Interview limitations

The main limitation with interviews is that they give you qualitative information. You probably don’t want to rush off on the basis of a conversation with one user and make sweeping changes to your site. So it’s important to keep what you learn from each interview in perspective. Another limitation is time. If your interview’s going to take what users perceive as “too long”, you might struggle to find subjects to talk with. Remember too that on-site, face-to-face interviews are likely to be more of a burden to your subjects than phone interviews. And the more difficult you make the interview, the fewer subjects you’ll get.

Interview tips and tricks

Like surveys, which we looked at last week, interviews can seem easy enough to do at first glance. You work out what you want to know, and ask the subject the questions. Right? Well, maybe. Look at any news or current affairs program and you’ll see that there are different interview styles, and good and bad interviewers. Anyone can ask questions, but there’s an art to a good interview. The best tip I can give is to master that art as best you can, using resources like this article from UX mastery as a starting point. Sure, it’s about usability interviews, but that doesn’t mean it’s not relevant. You’re effectively researching how users use your content, so while some of the advice may not translate directly, it should give you the impetus to being to fill gaps yourself. The other key to interviewing is to make the subject as comfortable as possible. Being interviewed is both flattering and nerve-wracking, so the more natural you can be with the subject, and the more at ease, the more open they’re likely to be with you. Make this your focus and you could wind up getting some real gems from your interviews.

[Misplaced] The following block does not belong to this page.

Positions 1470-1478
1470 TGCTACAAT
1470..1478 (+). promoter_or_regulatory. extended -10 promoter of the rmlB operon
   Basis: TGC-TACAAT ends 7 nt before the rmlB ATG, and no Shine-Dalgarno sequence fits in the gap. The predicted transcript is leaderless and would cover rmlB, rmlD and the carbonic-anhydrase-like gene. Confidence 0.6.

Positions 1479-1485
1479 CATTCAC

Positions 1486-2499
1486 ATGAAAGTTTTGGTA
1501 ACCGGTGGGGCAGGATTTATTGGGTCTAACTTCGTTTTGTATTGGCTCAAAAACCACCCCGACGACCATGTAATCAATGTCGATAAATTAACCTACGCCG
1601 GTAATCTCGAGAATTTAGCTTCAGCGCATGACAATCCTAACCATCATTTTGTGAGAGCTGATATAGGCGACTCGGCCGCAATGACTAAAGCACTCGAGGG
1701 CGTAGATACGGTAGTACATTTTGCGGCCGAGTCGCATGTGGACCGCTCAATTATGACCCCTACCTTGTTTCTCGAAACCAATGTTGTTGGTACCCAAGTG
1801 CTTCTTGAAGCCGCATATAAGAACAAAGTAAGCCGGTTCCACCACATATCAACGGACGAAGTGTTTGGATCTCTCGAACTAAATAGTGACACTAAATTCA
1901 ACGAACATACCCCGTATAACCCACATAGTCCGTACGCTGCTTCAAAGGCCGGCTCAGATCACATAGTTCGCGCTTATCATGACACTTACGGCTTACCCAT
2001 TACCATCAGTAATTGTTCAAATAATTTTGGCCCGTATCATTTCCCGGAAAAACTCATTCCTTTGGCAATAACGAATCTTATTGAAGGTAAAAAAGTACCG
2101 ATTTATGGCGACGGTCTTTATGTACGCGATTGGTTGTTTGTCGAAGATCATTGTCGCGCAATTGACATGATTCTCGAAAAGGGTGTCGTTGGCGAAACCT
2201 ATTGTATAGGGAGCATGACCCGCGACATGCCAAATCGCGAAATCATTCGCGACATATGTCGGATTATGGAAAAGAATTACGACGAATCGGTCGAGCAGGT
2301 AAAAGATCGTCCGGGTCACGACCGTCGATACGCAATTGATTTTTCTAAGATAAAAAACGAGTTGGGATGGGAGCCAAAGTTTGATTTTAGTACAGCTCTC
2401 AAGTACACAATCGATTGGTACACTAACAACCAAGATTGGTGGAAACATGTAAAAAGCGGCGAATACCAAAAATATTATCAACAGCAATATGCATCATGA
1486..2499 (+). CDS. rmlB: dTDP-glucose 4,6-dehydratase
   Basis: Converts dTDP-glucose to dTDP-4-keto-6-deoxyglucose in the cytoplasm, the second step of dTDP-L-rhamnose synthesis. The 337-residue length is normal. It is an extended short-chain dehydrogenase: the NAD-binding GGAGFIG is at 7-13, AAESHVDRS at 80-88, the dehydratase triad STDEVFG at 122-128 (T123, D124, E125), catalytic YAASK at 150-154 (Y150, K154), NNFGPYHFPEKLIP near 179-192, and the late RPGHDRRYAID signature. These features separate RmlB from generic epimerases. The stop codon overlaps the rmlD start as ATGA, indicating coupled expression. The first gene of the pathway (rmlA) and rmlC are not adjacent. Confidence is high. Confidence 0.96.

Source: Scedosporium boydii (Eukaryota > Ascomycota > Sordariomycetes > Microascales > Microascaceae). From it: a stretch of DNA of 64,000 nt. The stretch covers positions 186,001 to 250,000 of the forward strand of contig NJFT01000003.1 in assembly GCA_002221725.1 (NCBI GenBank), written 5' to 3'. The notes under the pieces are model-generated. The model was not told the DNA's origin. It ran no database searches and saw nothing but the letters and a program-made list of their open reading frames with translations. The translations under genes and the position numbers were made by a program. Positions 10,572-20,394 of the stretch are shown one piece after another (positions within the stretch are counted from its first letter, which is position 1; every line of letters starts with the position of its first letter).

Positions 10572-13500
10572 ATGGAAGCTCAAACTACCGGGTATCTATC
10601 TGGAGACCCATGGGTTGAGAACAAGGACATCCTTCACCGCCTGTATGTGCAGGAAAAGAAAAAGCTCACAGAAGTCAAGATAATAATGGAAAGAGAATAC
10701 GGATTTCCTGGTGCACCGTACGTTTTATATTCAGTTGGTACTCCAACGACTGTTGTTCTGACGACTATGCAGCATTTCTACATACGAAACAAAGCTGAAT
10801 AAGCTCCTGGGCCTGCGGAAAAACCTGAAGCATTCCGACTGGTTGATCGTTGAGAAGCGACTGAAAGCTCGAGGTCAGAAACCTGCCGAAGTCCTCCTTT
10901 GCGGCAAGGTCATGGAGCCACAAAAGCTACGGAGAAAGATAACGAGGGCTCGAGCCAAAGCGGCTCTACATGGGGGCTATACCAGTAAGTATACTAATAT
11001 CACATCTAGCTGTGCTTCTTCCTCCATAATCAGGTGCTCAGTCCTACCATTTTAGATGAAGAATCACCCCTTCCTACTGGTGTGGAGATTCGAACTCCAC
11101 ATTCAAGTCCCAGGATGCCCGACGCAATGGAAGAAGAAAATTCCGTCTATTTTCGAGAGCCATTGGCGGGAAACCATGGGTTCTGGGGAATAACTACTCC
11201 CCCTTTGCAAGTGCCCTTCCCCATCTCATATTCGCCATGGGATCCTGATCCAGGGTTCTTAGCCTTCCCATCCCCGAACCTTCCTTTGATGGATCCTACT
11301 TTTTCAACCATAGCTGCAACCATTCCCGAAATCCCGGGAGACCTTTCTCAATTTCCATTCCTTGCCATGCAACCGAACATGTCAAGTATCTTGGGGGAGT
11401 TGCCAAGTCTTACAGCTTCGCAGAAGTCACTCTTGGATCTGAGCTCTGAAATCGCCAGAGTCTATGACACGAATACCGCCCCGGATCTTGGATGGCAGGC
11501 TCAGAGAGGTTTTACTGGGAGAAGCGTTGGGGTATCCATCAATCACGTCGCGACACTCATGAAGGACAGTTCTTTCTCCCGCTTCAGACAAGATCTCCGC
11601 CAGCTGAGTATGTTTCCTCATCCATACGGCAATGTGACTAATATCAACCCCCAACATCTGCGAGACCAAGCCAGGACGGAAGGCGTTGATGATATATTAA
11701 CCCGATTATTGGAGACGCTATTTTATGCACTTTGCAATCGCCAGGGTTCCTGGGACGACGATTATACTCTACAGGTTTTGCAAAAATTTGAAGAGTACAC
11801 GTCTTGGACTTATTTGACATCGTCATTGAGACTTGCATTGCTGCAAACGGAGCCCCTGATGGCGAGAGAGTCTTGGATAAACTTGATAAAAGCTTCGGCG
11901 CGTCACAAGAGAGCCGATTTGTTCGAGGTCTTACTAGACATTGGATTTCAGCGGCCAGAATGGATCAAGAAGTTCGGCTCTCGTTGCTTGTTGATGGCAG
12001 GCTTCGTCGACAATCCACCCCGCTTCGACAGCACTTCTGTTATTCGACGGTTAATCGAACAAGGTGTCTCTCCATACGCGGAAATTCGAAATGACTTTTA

Dealing with interview data

Silohetted figure with question mark
photo: Marco Bellucci